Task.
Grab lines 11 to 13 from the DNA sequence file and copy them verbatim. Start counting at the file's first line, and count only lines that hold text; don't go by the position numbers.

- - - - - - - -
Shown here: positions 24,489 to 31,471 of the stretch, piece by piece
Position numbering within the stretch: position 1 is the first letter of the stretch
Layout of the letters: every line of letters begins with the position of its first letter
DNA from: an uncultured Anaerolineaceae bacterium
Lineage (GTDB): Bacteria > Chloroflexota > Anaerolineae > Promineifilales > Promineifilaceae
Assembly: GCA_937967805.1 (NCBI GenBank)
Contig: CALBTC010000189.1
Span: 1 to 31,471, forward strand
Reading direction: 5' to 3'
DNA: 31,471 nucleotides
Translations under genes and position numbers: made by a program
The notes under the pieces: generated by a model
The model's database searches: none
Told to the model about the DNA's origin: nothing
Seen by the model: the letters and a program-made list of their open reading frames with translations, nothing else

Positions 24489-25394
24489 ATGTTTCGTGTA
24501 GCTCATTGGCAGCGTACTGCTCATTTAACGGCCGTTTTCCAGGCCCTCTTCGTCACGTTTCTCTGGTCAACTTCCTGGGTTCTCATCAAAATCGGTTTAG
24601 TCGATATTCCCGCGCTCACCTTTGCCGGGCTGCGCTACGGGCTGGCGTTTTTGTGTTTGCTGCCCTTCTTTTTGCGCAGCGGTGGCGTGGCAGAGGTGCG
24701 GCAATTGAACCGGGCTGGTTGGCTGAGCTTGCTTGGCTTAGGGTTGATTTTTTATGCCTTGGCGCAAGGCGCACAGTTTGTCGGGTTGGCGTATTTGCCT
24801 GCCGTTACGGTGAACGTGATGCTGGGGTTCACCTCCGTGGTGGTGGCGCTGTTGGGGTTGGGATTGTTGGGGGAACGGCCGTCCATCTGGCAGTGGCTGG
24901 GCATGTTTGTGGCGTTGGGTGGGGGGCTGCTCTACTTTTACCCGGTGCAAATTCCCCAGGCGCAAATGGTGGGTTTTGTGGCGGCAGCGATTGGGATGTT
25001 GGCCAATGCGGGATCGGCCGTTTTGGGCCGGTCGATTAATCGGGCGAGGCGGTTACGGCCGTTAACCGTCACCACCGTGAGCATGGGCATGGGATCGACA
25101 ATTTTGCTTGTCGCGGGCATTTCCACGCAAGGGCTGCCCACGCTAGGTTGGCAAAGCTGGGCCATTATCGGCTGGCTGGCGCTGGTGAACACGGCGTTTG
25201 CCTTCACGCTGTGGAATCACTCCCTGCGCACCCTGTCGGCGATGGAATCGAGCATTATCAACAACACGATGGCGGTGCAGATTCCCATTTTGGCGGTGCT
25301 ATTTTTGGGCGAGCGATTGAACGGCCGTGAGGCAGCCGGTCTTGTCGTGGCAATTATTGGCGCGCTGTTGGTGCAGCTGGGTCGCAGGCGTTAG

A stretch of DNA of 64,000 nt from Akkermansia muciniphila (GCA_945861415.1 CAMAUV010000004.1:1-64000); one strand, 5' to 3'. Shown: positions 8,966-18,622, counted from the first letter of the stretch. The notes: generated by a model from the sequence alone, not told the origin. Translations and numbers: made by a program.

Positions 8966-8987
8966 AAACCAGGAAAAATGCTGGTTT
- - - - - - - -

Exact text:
Translations under genes and position numbers: made by a program
The notes under the pieces: generated by a model
The model's database searches: none